@anon271488: I don't know about other countries, but in the United States, you'll need four years of basic medical school beyond your undergraduate degree. While in medical school, you'll take some basic, core courses, and then, depending on the school where you attend, you'll start taking classes specific to your field of practice, like radiology. During your residency and fellowship period, you'll go further into your specialty, where you'll basically be practicing under the supervision of a fully qualified doctor.
The exact names of the classes vary by school, as do the books, since most professors choose their own particular, preferred textbooks, and students purchase these from the university bookstore, or from another student, or at an off-campus bookstore.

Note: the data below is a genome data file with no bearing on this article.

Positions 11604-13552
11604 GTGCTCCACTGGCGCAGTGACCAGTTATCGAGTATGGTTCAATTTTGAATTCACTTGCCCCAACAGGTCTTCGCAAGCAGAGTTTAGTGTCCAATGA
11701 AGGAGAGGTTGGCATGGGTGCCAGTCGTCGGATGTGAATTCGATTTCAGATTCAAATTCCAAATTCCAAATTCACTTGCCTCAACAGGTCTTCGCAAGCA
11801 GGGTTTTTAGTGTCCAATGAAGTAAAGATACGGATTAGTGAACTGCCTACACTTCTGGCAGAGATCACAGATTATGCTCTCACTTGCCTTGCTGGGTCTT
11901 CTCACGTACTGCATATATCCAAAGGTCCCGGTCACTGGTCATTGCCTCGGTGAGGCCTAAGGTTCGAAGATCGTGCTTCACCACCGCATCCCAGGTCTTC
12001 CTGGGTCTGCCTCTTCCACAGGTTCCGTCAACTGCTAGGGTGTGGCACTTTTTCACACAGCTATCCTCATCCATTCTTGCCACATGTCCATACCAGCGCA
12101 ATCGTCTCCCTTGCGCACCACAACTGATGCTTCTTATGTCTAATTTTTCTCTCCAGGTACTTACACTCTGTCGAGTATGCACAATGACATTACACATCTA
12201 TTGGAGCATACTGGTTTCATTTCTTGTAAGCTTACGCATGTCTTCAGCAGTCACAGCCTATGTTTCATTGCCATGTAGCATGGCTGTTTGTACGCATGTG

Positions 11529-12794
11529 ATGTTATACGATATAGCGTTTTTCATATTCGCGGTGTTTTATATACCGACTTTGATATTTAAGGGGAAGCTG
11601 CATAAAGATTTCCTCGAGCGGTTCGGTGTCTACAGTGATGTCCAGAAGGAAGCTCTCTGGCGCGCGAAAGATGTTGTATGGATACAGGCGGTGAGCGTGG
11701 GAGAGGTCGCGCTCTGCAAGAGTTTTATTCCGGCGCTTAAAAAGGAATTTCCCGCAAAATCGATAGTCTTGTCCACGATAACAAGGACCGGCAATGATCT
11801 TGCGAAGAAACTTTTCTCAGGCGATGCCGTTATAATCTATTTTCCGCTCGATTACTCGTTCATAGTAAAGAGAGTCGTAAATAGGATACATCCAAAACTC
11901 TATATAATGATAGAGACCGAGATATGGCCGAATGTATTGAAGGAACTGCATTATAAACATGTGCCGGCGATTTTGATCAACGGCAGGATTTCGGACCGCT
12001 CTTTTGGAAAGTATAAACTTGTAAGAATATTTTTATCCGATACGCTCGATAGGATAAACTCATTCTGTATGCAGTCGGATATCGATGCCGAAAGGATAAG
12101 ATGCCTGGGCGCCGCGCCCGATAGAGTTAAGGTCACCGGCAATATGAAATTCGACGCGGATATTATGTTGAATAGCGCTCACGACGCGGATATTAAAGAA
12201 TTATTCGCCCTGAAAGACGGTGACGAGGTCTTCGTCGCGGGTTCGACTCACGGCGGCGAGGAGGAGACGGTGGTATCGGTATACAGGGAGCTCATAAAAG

What you really need to do is to contact the particular medical schools that interest you and ask for a copy of their current catalog, or go to their websites and look at their online catalogs, which outline the course curriculum for various degrees and specialties. You'll also need to apply for acceptance into a medical school to begin your training. And you have to go to medical school to get licensed in radiology and to even be approved to take the licensing exams.